Star, a mine staffing company, bought workers’ compensation insurance from Granite. Early in each policy year, Star gave Granite an estimate of its total payroll, which Granite used to calculate an estimated premium. Star paid the preliminary installment. After each year, Granite audited Star’s records to produce an exact payroll number, then charged additional premiums or made reconciliation payments. A 2018 audit revealed that Star had significantly underestimated its 2017 payroll, as it had for 2016. To avoid a similar situation with the 2018 policy, Granite adjusted its estimated premium for Star halfway through the year. In accordance with industry guidelines, Granite increased Star’s 2018 estimated premium to reflect 2017’s actual payroll numbers, giving Star four weeks to pay the difference. Star never paid. Granite canceled the policy three months early. Star closed its business. To determine Star’s final premium—and whether it owed a reconciliation payment—Granite needed to complete its year-end audit. Star would not comply. Granite’s final bill, including the updated estimated premium, prorated for early cancellation, was $1,485,323, including an “audit noncompliance charge” (double 2018’s total estimated premium).Granite sued for breach of contract. The Sixth Circuit affirmed summary judgment for Granite, rejecting Star’s argument that the noncompliance charge is an unenforceable penalty. Kentucky’s insurance regulator approved the rates that Kentucky insurance companies charge, barring their review. View "Granite State Insurance Co. v. Star Mine Services, Inc." on Justia Law

by
Eight named plaintiffs, including two minors, brought a nationwide putative class action against e-commerce provider StockX for allegedly failing to protect millions of StockX users’ personal account information obtained through a cyber-attack in May 2019. Since 2015, StockX’s terms of service included an arbitration agreement, a delegation provision, a class action waiver, and instructions for how to opt-out of the arbitration agreement. Since 2017, StockX's website has stated: StockX may change these Terms without notice to you. “YOUR CONTINUED USE OF THE SITE AFTER WE CHANGE THESE TERMS CONSTITUTES YOUR ACCEPTANCE OF THE CHANGES. IF YOU DO NOT AGREE TO ANY CHANGES, YOU MUST CANCEL YOUR ACCOUNT.The Sixth Circuit affirmed the dismissal of the suit and an order compelling arbitration. The court rejected arguments that there is an issue of fact as to whether four of the plaintiffs agreed to the current terms of service and that the defenses of infancy and unconscionability render the terms of service and the arbitration agreement (including the delegation provision) invalid and unenforceable. The arbitrator must decide in the first instance whether the defenses of infancy and unconscionability allow plaintiffs to avoid arbitrating the merits of their claims. View "I. C. v. StockX, LLC" on Justia Law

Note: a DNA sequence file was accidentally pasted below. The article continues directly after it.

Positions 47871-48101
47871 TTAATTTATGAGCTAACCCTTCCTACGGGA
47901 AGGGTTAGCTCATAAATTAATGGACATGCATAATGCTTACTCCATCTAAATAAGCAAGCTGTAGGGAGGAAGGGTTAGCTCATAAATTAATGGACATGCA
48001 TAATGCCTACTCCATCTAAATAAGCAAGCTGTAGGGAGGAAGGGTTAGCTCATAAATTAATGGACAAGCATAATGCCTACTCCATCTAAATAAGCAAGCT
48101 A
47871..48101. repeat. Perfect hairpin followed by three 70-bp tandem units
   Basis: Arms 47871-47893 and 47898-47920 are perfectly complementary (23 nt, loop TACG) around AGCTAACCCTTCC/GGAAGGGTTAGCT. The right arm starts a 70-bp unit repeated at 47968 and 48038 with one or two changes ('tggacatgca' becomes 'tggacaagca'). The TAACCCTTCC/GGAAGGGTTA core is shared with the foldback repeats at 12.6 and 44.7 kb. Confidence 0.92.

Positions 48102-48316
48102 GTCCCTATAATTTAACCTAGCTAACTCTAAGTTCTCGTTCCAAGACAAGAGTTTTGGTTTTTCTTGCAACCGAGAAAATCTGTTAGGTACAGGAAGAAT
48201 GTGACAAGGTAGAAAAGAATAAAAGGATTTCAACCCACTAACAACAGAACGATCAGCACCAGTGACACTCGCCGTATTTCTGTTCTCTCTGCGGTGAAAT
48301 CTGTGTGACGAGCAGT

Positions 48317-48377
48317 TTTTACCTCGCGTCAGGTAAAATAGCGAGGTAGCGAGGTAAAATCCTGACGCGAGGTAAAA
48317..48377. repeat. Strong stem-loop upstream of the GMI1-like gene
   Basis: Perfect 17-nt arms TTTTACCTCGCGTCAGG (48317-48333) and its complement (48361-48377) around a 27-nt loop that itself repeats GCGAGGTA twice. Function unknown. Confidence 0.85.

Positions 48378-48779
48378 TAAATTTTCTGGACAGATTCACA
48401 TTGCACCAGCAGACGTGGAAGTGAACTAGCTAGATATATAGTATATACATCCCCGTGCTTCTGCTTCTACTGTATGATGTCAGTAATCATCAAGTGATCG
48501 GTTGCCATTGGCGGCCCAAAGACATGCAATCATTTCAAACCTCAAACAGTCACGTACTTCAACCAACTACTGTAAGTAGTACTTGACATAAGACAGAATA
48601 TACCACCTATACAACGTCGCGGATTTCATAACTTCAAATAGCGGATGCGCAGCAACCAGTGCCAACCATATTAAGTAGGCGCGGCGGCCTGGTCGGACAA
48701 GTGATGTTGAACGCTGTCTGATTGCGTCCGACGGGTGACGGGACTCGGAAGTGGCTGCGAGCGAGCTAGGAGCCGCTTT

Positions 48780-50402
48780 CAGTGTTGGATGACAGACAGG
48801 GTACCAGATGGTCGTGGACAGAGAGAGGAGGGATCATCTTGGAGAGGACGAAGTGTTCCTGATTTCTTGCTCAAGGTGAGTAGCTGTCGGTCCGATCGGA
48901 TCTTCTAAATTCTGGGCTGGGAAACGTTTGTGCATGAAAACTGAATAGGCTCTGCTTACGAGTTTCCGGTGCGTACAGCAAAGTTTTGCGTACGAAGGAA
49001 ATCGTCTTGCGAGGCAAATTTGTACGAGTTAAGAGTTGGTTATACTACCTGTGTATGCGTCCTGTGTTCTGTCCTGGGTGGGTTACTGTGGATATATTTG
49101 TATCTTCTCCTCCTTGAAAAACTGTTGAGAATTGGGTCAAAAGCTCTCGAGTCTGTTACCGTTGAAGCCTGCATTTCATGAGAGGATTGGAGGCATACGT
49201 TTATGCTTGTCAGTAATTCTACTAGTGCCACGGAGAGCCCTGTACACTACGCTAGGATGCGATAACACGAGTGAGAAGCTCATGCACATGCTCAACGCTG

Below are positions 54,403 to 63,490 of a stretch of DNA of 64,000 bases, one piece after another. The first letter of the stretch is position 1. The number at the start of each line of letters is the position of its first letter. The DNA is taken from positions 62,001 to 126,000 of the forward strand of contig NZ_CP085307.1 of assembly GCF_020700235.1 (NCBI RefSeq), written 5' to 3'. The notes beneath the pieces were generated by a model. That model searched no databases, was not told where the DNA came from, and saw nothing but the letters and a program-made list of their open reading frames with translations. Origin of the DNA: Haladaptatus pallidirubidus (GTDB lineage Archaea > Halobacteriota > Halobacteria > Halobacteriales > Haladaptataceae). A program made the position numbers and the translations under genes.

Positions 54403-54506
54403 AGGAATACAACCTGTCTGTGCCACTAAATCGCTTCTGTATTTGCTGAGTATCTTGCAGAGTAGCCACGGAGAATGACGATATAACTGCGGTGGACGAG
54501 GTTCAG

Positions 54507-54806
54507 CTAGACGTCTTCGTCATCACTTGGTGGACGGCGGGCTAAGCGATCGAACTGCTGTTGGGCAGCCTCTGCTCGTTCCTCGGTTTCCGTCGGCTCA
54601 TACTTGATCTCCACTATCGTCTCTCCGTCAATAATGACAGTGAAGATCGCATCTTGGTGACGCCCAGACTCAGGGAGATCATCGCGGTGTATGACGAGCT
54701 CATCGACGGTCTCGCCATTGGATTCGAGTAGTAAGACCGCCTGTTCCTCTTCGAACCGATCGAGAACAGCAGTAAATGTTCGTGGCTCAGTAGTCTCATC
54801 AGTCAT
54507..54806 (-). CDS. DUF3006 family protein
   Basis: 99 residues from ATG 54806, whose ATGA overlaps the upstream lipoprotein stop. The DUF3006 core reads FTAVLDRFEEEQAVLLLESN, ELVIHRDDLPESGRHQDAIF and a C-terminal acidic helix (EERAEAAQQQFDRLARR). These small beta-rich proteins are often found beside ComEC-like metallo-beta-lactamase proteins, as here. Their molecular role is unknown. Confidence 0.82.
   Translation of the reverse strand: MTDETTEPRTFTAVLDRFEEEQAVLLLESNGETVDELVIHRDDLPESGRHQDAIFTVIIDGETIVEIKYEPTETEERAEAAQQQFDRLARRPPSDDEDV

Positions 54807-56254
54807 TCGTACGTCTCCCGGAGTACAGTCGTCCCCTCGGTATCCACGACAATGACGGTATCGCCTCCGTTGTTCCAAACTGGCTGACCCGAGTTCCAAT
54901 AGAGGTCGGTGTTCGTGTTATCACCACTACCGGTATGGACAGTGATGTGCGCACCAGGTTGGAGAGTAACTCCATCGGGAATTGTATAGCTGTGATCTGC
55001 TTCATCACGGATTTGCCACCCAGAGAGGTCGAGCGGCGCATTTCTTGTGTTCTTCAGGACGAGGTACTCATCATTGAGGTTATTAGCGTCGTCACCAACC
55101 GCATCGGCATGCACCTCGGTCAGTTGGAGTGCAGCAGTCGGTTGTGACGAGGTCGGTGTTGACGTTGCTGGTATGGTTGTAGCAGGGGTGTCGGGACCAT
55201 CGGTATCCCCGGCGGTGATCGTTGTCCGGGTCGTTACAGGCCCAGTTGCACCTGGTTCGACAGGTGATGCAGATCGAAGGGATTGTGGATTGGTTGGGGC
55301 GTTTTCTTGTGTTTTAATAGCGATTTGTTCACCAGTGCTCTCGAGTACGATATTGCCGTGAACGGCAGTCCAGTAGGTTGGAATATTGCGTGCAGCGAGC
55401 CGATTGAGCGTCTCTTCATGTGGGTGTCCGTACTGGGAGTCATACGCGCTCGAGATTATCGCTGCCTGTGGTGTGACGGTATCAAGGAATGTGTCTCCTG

by
Lakeside, a Michigan corporation, fabricates stone countertops in Michigan. Cambria a Minnesota LLC, is a nationwide manufacturer of countertop products. Lakeside buys “solid surface products” from manufacturers like Cambria. In 2011, the two companies executed a Business Partner Agreement (BPA) including a Credit Agreement, a Security Agreement, Order Terms and Conditions, Lifetime Limited Warranty, and a Business Operating Requirements Manual Acknowledgment Form. The BPA’s choice-of-law provision and forum-selection clause, in a single paragraph, state: This agreement shall be governed by and construed in accordance with the laws of the State of Minnesota. Any proceeding involving this Agreement and/or any claims or disputes relating to the agreements and transactions between the parties shall be in the ... State of Minnesota. Pursuant to the BPA, Lakeside opened a fabrication facility in 2017. Discussions about Lakeside becoming Cambria’s sole Michigan fabricator led to Lakeside terminating the relationship.Lakeside filed suit in the Western District of Michigan, alleging breach of contract, violations of the Michigan Franchise Investment Law (MFIL), UCC violations, and promissory estoppel. The Sixth Circuit reversed the dismissal of the suit, finding the forum-selection clause unenforceable. MFIL’s prohibition on forum-selection clauses is a strong Michigan public policy and enforcing the forum-selection clause here would clearly contravene that policy. The MFIL claim is not Lakeside’s only claim, and the choice-of-law provision may be applied, as appropriate, to claims within its scope. View "Lakeside Surfaces, Inc. v. Cambria Co., LLC" on Justia Law